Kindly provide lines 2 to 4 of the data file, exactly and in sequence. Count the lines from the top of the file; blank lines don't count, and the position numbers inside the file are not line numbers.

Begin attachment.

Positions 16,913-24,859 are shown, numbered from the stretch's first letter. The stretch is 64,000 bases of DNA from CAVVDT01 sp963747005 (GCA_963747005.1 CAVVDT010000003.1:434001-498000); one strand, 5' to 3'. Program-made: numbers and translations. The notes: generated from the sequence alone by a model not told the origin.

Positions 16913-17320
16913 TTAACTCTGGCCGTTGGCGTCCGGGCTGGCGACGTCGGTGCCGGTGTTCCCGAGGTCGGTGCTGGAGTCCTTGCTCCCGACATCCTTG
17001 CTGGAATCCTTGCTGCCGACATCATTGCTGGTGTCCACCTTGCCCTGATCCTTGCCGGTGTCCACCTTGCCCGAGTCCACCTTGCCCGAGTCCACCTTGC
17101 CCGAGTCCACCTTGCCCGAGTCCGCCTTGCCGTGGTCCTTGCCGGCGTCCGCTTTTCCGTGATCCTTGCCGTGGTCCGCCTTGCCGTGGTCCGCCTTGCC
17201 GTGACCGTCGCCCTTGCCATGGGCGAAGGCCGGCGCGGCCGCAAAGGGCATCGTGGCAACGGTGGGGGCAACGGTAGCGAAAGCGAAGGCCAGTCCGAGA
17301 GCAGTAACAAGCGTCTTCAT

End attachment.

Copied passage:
Positions 16913-17320
16913 TTAACTCTGGCCGTTGGCGTCCGGGCTGGCGACGTCGGTGCCGGTGTTCCCGAGGTCGGTGCTGGAGTCCTTGCTCCCGACATCCTTG
17001 CTGGAATCCTTGCTGCCGACATCATTGCTGGTGTCCACCTTGCCCTGATCCTTGCCGGTGTCCACCTTGCCCGAGTCCACCTTGCCCGAGTCCACCTTGC